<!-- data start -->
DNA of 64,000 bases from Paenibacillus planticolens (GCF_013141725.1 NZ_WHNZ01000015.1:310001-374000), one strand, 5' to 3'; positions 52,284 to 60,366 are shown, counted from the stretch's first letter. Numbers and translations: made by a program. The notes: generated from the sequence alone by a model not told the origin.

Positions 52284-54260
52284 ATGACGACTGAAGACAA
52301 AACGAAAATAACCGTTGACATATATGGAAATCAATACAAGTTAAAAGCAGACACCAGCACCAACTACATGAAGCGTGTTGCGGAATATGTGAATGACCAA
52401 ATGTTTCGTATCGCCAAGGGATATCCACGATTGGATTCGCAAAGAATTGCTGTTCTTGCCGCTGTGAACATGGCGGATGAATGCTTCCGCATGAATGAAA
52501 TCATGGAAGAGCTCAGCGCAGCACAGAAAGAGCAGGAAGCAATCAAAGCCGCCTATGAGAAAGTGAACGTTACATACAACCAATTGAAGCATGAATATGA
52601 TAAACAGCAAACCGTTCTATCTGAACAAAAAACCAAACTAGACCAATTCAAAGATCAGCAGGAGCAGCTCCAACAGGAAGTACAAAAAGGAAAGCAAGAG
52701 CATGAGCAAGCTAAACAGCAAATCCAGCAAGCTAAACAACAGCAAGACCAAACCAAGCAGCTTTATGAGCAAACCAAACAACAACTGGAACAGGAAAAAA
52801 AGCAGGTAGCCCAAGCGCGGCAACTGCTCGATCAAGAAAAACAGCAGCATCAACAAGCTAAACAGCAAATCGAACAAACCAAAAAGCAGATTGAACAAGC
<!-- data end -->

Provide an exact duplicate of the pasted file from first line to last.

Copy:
DNA of 64,000 bases from Paenibacillus planticolens (GCF_013141725.1 NZ_WHNZ01000015.1:310001-374000), one strand, 5' to 3'; positions 52,284 to 60,366 are shown, counted from the stretch's first letter. Numbers and translations: made by a program. The notes: generated from the sequence alone by a model not told the origin.

Positions 52284-54260
52284 ATGACGACTGAAGACAA
52301 AACGAAAATAACCGTTGACATATATGGAAATCAATACAAGTTAAAAGCAGACACCAGCACCAACTACATGAAGCGTGTTGCGGAATATGTGAATGACCAA
52401 ATGTTTCGTATCGCCAAGGGATATCCACGATTGGATTCGCAAAGAATTGCTGTTCTTGCCGCTGTGAACATGGCGGATGAATGCTTCCGCATGAATGAAA
52501 TCATGGAAGAGCTCAGCGCAGCACAGAAAGAGCAGGAAGCAATCAAAGCCGCCTATGAGAAAGTGAACGTTACATACAACCAATTGAAGCATGAATATGA
52601 TAAACAGCAAACCGTTCTATCTGAACAAAAAACCAAACTAGACCAATTCAAAGATCAGCAGGAGCAGCTCCAACAGGAAGTACAAAAAGGAAAGCAAGAG
52701 CATGAGCAAGCTAAACAGCAAATCCAGCAAGCTAAACAACAGCAAGACCAAACCAAGCAGCTTTATGAGCAAACCAAACAACAACTGGAACAGGAAAAAA
52801 AGCAGGTAGCCCAAGCGCGGCAACTGCTCGATCAAGAAAAACAGCAGCATCAACAAGCTAAACAGCAAATCGAACAAACCAAAAAGCAGATTGAACAAGC